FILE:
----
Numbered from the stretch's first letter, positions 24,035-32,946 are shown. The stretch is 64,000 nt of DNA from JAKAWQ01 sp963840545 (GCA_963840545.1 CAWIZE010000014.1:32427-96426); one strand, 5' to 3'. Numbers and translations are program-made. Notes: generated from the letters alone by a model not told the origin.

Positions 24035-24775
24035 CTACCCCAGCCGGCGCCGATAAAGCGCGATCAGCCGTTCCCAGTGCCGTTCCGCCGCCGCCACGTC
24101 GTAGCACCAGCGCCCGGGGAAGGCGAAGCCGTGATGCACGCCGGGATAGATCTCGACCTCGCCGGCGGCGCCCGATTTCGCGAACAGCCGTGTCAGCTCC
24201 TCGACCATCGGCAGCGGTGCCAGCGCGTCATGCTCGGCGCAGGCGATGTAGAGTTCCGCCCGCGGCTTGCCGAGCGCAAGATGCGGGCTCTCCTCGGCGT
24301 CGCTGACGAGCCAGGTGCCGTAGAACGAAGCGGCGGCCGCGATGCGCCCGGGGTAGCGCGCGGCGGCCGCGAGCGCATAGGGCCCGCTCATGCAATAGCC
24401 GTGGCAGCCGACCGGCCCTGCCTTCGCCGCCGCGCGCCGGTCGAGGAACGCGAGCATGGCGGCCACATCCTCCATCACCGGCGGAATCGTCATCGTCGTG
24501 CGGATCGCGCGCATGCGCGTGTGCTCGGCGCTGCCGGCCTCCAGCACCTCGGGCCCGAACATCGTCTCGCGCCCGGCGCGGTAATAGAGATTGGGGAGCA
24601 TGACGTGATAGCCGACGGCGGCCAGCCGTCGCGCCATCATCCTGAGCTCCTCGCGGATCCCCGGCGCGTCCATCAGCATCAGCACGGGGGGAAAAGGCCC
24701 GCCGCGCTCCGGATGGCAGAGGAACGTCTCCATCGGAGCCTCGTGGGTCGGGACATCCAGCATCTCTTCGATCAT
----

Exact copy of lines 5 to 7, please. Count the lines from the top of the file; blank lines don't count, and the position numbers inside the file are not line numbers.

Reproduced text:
24201 TCGACCATCGGCAGCGGTGCCAGCGCGTCATGCTCGGCGCAGGCGATGTAGAGTTCCGCCCGCGGCTTGCCGAGCGCAAGATGCGGGCTCTCCTCGGCGT
24301 CGCTGACGAGCCAGGTGCCGTAGAACGAAGCGGCGGCCGCGATGCGCCCGGGGTAGCGCGCGGCGGCCGCGAGCGCATAGGGCCCGCTCATGCAATAGCC
24401 GTGGCAGCCGACCGGCCCTGCCTTCGCCGCCGCGCGCCGGTCGAGGAACGCGAGCATGGCGGCCACATCCTCCATCACCGGCGGAATCGTCATCGTCGTG